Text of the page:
Dietmar Voitel is trapped in an HOA Twilight Zone and it’s making him crazy because none of his neighbors seem to care.
He lives in the tiny Canterbury neighborhood within the Ridgeview at Stetson Hills subdivision. As some yards around him go to weeds and a few houses deteriorate, his Canterbury homeowners association board is AWOL.
The board, in fact, evaporated, leaving no one to oversee covenants like parking and weeds and paint colors.
“Our HOA is coming unglued,” Dietmar told me. “We no longer have a board. And the HOA members are not interested in coming to meetings.”
A number of HOAs have gone dormant around the Springs over the years. But Canterbury is different.
Thanks to an odd decision by the last remaining board member, the board has been vacant but dues are still being collected by Colorado Association Management , a subsidiary of Associa, a national HOA management company.
CAS collects $150 a year from each of Canterbury’s 55 homeowners. CAS uses the cash to pay the association’s taxes and mails notices of meetings no one in Canterbury attends.
That’s about it.
CAS does no covenant enforcement, no inspections, no architectural control. Just collects $8,250 from homeowners, pays itself $3,000, calls it a day.
Oh, and CAS pays an HOA attorney for collection services on delinquent accounts.
“They are collecting money and doing nothing,” Dietmar said. “How can this happen?”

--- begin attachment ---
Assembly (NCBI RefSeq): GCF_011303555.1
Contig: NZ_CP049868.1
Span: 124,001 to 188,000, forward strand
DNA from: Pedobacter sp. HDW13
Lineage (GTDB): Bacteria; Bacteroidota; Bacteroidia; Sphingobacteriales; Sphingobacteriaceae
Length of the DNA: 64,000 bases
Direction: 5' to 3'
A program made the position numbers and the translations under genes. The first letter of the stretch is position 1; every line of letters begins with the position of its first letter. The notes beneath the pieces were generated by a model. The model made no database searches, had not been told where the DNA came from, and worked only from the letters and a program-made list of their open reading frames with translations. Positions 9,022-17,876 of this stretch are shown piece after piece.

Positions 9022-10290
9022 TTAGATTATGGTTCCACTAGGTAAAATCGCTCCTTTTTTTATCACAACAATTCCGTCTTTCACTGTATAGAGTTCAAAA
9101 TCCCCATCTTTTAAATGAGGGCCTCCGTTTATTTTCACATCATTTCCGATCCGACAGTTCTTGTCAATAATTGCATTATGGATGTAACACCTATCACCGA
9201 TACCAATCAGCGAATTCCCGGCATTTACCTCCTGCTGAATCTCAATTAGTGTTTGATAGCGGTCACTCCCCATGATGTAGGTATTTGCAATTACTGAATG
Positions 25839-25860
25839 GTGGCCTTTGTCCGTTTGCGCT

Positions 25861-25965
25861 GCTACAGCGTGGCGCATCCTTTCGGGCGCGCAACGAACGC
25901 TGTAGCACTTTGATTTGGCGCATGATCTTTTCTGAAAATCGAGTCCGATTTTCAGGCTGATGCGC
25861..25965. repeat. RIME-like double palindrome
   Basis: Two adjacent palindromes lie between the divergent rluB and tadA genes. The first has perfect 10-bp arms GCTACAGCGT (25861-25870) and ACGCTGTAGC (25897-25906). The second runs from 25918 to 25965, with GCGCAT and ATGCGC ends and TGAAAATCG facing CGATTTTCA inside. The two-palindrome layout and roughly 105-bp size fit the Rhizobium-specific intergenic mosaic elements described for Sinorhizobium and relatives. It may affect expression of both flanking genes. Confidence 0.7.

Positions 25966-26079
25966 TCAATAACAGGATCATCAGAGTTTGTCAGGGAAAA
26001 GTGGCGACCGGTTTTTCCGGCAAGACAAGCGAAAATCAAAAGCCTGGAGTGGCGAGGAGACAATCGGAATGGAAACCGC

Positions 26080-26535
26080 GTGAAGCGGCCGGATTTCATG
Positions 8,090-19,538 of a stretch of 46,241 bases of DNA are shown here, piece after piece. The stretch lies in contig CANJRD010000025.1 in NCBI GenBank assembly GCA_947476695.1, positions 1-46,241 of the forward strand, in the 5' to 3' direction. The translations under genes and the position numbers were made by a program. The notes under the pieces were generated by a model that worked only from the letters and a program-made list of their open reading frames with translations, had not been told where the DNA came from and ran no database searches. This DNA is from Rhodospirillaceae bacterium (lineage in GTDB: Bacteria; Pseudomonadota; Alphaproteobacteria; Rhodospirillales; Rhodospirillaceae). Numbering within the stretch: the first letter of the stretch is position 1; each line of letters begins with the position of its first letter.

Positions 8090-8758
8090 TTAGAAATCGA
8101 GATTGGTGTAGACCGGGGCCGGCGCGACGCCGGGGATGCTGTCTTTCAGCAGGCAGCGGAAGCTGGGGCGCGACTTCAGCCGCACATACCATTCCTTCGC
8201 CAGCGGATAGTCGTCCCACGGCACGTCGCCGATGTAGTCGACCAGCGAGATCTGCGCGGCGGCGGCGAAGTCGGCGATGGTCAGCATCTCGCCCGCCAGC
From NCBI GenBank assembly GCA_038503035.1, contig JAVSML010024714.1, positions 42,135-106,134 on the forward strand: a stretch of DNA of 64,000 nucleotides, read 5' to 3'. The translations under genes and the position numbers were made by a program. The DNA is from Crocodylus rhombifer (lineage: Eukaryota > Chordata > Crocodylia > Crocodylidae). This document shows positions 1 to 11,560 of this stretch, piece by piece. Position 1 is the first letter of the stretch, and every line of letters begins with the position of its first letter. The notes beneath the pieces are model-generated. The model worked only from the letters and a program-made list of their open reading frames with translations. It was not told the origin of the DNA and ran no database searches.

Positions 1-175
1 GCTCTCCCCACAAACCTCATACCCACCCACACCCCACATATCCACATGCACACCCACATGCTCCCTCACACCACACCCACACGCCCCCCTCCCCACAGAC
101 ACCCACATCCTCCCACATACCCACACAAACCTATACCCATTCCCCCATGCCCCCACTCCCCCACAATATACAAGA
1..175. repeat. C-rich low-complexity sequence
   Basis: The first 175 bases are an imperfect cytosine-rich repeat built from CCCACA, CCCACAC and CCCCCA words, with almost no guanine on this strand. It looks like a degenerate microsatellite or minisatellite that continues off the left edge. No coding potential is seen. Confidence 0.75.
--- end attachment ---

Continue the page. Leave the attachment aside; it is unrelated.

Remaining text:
It happens because the last board member to serve — before he sold his house and moved away in early 2010 — signed a contract with CAS authorizing it to handle HOA finances. The fine print included a clause that automatically renews the contract each year, whether there’s an HOA board or not.
CAS branch manager Greg Smith said he sympathized with Dietmar and shared his frustration.
“Mr. Voitel wants the association revived,” Smith said. “He wants a thriving community to help improve property values. He wants us to do inspections and covenant enforcement. But we can’t. We’re not authorized to do it.”
Most surprising is that the neighbors seem fine with it. In May, Voitel and his wife, Jean, contacted every neighbor, exposing the dues payments and trying to gauge their interest in the HOA. They also invited everyone to a meeting which Smith coordinated. Only one other homeowner showed up.
Jack Scheuerman, an attorney who represents 170 HOAs, said Canterbury is unique.
“I just don’t see this,” he said. “Apathy to this point is unusual. Usually, it’s just the opposite – people get too involved in their HOA.”
Scheuerman said it would an involved and expensive process to dissolve the HOA, which is a legal corporation with specific rules and fiduciary obligations and responsibilities.
It would be best, he said, if three homeowners took control by gathering support either through attendance at a special meeting or by collecting proxies.
Dietmar would like a thriving HOA. But he’d be happy with any decision of the neighborhood.
“I want things to run properly,” Dietmar said. “But we don’t necessarily need an HOA. If they want to dissolve it, let’s do it. But let’s stop paying for something that gives us absolutely nothing in return.”